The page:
Today during study hall, I blogged (albeit on notebook paper). You can read it below.
Could be a challenge. I’ll go ahead and type it out.
I’m going to take a look at the idea of “intrigue” … I don’t know how many parts it will turn out to be, but I will call this “part one.”
My favorite way to meet people is in line at stores. In my opinion, there are two kinds of people: those who whine about the length of the line and those who take the opportunity to start a good conversation. A couple of weeks ago, I met a wonderful school teacher from Camarun (also spelled Cameroon, Camaroun) as we waited for the cashier in Macy’s. She had one of the most beautiful accents I’ve ever heard and the most charismatic personality I’ve ever encountered. This lady explained to my family and I that she had worked as both a French teacher and an ESL instructor. She inquired about my education and my brothers’, encouraged us in our studies, and listened enthusiastically as we explained about the way we do school. Before leaving, she shook hands with each of us and wished us well. (I think I understand now why British people are so fond of their queues.) I have met only a few people as instantly endearing as she was.
There’s something fascinating about meeting people whom you know you will never see again. Some people take advantage of that fact and use it as an excuse for rudeness, but that is really a thoughtless waste of a priceless opportunity. People often ask, “If you could be remembered for one thing, what would it be?” Well … every anonymous person you interact with in a day will either remember you for something or not. They might remember your expression, your walk, something they heard you say — it could be anything, good or bad. Wouldn’t it be great if your life were so filled with peace, love, and doing good that people could see those qualities if they saw you only one time briefly, perhaps in line at a store? Wouldn’t it be wonderful for someone to remember how courteous, patient, or self-controlled you were despite some inconvenience? When ordinary people see other ordinary people living extraordinarily, they want to imitate it. We should not settle for simply being exceptions — “exceptionally” nice, “exceptionally” friendly — but strive to be examples, encouraging and inspiring others to do the right thing as well.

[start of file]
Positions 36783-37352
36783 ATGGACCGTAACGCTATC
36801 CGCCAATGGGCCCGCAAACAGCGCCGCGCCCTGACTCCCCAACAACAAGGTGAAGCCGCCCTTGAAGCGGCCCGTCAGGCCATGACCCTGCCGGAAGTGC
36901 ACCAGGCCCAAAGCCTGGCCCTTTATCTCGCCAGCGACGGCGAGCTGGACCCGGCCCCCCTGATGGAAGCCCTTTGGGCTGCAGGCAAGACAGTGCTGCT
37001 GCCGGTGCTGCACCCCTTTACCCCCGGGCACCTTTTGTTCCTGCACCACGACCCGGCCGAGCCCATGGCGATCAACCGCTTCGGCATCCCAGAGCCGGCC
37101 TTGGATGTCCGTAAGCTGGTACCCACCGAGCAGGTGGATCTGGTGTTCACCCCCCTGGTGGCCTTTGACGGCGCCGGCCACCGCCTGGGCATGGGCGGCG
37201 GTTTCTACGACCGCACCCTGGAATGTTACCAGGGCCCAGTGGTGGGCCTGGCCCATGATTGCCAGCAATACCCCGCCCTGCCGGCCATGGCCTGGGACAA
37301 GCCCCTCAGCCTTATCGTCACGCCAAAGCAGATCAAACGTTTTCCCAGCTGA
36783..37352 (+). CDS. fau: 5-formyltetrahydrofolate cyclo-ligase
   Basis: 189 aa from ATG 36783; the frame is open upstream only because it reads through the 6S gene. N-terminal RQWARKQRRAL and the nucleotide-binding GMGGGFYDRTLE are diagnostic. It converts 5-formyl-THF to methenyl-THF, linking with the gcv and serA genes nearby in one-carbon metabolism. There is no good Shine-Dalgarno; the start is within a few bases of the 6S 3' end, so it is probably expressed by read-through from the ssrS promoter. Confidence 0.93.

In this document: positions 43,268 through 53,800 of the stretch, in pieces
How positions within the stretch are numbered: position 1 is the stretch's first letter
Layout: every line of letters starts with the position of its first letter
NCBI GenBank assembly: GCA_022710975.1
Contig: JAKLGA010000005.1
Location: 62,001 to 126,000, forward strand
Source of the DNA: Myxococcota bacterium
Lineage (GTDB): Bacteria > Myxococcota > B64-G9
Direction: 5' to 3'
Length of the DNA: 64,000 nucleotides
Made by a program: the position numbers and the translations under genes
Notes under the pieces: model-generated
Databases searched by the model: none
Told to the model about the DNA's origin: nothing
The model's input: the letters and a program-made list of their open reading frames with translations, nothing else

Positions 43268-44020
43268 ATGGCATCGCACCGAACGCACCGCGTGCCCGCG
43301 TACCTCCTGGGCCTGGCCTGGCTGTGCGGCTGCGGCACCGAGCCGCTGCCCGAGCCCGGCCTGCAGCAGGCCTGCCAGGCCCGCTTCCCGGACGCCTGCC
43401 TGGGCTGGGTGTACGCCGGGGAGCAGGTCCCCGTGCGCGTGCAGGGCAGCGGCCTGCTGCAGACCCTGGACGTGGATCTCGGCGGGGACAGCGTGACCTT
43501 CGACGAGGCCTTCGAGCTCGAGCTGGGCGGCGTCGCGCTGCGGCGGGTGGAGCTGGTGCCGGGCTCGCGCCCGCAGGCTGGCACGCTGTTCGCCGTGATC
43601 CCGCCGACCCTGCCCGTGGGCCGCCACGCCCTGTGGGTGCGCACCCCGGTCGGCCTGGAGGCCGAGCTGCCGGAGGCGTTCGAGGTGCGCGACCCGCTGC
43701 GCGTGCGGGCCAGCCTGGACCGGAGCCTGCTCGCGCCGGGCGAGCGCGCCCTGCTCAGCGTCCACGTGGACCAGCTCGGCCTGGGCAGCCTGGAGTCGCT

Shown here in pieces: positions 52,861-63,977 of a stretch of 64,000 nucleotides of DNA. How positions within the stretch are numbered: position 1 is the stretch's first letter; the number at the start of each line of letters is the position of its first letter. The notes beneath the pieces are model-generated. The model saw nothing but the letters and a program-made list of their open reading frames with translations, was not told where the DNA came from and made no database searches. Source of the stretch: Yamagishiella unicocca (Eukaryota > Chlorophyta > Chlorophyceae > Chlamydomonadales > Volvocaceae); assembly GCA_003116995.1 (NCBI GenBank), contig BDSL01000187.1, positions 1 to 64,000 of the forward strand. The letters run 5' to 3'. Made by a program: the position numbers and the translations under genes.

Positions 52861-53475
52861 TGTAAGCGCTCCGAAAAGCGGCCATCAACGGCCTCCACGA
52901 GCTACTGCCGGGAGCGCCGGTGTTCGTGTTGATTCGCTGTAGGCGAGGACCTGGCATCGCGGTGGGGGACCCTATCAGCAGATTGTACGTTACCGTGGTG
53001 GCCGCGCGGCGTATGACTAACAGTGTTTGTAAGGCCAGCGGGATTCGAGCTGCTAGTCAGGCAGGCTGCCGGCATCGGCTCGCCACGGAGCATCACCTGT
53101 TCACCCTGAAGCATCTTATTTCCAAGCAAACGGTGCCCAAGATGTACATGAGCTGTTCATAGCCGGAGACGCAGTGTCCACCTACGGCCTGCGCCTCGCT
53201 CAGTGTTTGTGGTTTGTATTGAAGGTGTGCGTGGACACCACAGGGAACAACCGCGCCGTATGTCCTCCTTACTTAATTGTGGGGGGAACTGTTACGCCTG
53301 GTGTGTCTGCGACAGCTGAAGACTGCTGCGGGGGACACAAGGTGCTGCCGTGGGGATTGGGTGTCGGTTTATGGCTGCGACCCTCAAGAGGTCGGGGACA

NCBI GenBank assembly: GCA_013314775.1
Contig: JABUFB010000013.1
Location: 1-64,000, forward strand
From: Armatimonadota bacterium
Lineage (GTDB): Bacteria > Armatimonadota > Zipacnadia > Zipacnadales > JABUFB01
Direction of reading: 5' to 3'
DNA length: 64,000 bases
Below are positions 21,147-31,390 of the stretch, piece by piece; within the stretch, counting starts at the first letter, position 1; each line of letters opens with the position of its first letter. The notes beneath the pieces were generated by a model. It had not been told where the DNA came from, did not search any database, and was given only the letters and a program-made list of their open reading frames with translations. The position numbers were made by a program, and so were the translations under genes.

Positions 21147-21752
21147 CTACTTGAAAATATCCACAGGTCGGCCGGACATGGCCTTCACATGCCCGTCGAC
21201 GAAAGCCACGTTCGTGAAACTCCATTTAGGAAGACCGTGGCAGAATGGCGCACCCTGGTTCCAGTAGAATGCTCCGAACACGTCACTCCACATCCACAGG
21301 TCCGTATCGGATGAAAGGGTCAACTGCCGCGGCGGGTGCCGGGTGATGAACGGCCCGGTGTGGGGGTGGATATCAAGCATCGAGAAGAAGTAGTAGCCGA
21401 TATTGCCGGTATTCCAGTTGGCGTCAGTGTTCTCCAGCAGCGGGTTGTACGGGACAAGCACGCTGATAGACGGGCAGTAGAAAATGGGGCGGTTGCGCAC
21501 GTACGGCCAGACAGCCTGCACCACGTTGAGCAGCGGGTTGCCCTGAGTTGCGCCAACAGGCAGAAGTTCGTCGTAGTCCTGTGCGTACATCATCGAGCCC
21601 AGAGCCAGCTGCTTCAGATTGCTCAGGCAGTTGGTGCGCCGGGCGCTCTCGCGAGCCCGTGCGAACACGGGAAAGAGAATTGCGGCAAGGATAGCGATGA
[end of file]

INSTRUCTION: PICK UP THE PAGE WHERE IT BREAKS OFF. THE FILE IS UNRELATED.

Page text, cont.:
If you set the example, others will be intrigued.